In New York — but not in California — plaintiffs can also bring claims for “misappropriation,” which basically means what it says: that a defendant misappropriated a plaintiff’s idea. These claims come with bigger damages, but in the immortal words of Spider-Man’s Uncle Ben, with great power comes great responsibility: in other words, bigger damages awards means bigger hurdles for a claim. The allegedly misappropriated idea is held to an even higher standard of novelty: it must reflect “genuine novelty and invention” and cannot be a “variation on a basic theme” or an “improvement of standard technique or quality, the judicious use of existing means, or the mixture of known ingredients in somewhat different proportions.” Moreover, “a plaintiff may not claim that an idea is novel if the idea was already in use in the industry at the time of plaintiff’s submission or if the defendant himself had already used that idea.” Not only must a plaintiff prove their idea to be innovative and original, however, they must also establish some kind of special legal relationship with the defendant — a fiduciary relationship, a joint venture, a contractual relationship, a confidentiality agreement, or the like.

In addition, thanks to the combination of creative lawyering and fragmented common law legal theories, idea theft claims have come to the courtroom under many other serious, legal-sounding titles like “conversion,” “unjust enrichment,” and “unfair competition.” The short answer to these: forget about them. Federal copyright law preempts any state claim that looks a little too much like a copyright claim, and these claims are usually shot down on Day 1.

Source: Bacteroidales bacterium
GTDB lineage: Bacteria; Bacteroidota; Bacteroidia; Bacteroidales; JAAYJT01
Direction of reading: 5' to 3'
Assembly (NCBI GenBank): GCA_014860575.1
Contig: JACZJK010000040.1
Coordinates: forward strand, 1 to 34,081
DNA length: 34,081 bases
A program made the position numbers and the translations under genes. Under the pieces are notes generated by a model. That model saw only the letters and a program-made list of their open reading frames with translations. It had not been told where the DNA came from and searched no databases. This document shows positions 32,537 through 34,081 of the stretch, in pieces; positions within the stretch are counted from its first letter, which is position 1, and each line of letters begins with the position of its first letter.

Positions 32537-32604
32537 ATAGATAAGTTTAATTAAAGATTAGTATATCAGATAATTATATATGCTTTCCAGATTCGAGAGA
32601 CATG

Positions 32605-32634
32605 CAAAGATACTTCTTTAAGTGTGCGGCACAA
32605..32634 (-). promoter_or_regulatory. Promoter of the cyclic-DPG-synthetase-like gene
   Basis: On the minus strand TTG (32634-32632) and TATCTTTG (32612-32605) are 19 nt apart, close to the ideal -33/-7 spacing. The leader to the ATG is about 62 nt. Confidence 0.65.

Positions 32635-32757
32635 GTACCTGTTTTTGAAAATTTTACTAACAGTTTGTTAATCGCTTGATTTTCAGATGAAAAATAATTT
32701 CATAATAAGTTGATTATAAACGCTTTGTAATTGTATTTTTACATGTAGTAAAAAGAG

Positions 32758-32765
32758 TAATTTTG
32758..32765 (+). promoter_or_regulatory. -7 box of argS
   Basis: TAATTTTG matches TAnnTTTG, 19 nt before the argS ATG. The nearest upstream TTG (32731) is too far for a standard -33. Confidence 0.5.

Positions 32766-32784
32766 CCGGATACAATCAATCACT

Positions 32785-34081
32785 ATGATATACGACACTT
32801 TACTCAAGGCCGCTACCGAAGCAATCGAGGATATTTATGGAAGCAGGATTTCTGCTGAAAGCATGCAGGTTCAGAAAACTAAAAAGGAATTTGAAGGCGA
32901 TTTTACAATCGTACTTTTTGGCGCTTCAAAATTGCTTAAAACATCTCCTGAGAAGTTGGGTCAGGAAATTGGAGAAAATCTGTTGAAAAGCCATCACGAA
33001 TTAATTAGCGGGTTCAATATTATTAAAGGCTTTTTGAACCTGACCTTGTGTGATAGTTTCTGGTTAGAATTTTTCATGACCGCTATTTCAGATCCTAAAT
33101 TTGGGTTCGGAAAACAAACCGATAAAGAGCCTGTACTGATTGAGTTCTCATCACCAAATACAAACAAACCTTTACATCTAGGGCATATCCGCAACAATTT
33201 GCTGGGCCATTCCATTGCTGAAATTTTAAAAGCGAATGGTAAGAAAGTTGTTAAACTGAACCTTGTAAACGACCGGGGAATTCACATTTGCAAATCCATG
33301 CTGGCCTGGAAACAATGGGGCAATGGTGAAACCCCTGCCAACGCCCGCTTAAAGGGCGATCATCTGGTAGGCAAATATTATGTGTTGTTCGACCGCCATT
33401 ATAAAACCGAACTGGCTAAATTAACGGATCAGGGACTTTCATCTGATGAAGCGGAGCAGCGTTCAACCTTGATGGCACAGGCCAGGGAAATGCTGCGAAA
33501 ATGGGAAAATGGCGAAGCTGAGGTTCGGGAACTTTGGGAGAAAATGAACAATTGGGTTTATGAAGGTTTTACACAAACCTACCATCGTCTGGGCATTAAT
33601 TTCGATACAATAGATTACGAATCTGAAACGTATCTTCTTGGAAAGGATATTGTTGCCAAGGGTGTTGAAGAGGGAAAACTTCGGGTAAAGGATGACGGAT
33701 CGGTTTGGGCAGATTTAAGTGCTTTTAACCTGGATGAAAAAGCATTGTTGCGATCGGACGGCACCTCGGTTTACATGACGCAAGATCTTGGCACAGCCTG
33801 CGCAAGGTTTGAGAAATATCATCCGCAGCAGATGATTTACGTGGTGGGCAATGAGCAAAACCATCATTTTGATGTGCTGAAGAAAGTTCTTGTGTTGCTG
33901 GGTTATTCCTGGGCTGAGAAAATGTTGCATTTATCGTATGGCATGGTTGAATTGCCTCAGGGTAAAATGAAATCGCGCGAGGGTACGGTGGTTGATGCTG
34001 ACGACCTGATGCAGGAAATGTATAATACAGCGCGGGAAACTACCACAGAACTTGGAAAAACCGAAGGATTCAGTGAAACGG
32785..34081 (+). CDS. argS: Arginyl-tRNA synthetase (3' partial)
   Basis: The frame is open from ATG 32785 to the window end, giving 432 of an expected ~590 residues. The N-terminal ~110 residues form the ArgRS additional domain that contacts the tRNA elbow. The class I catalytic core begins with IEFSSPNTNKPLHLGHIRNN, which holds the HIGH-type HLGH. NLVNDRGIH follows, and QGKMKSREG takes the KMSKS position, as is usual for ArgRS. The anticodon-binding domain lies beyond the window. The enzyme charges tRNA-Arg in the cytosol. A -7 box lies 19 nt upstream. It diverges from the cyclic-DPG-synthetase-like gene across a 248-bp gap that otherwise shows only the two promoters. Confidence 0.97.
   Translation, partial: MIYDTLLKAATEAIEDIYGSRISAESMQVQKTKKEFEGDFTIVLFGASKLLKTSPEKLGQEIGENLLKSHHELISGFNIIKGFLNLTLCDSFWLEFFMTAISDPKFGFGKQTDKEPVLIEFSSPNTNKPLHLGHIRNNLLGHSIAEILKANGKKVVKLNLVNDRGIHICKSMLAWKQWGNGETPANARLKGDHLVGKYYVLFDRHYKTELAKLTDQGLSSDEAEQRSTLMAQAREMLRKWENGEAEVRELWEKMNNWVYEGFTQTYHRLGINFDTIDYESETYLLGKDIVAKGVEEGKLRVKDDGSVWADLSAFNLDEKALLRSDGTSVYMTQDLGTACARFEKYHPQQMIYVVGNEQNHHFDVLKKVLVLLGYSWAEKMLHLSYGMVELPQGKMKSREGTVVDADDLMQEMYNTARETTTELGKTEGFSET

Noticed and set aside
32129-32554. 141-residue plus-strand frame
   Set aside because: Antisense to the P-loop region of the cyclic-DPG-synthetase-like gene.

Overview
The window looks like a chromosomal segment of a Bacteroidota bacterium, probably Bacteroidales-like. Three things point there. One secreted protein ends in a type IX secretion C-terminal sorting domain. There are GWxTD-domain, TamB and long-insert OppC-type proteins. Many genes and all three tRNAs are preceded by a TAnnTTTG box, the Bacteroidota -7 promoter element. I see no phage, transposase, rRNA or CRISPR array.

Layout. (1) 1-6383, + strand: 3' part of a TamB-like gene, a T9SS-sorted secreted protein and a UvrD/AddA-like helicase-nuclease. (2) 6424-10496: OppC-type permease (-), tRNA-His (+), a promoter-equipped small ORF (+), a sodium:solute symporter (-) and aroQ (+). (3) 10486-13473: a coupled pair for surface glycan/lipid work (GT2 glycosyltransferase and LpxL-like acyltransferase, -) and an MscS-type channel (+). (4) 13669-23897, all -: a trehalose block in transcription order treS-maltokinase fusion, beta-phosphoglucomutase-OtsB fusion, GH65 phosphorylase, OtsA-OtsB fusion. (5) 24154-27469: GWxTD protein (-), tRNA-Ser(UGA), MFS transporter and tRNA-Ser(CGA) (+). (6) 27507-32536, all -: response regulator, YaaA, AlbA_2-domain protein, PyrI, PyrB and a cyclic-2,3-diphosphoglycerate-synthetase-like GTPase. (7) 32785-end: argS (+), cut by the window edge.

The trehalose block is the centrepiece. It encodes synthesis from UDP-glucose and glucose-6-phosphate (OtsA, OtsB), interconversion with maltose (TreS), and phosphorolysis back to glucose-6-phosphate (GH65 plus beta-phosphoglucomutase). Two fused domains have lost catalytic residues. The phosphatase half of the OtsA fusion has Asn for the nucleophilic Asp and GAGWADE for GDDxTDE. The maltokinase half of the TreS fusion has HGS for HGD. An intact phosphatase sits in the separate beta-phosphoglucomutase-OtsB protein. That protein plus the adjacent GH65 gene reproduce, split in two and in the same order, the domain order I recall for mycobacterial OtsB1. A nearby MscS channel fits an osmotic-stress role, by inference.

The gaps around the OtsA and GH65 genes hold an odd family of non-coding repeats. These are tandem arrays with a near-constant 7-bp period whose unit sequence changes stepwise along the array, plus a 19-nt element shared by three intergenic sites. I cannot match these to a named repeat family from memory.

So what’s a struggling young writer/idea guy or a high-profile producer to do to protect him or herself? Writers and idea guys: always be clear — preferably in writing, and on as specific terms as possible — that you expect compensation for your ideas, and if you can, try to focus on more formal channels of communication (through agents or lawyers). And maybe don’t assume that no one else in Hollywood could have come up with an idea for “A movie set in the Civil War! About soldiers! It’ll be great!” Producers: adopt express, written idea/script submission policies (“We don’t accept them.”), publish those policies on your website, and destroy or return unsolicited submissions without looking at them as soon as you realize what they are. And maybe don’t actually steal people’s ideas.

In the end, though, while the law offers many different avenues for plaintiffs to pursue their idea theft claims, more often than not these cases are decided not just by the law, but by the nature of the facts and the ingenuity and experience of the lawyers on both sides. In an industry characterized by such unequal bargaining power between parties, this does not bode well for would-be plaintiffs. For example, what settlement did Kramer get from Calvin Klein for stealing his fragrance idea? A few flattering comments about his physique and an appearance in a risqué underwear advertisement.


This post is adapted from a longer piece, co-authored with Tina Rad, which originally ran in the Journal of the Copyright Society of the U.S.A. See Kenneth Basin & Tina Rad, “I Could Have Been a Fragrance Millionaire”: Toward a Federal Idea Protection Act, 56 J. COPYRIGHT SOC’Y U.S.A. 731 (2009).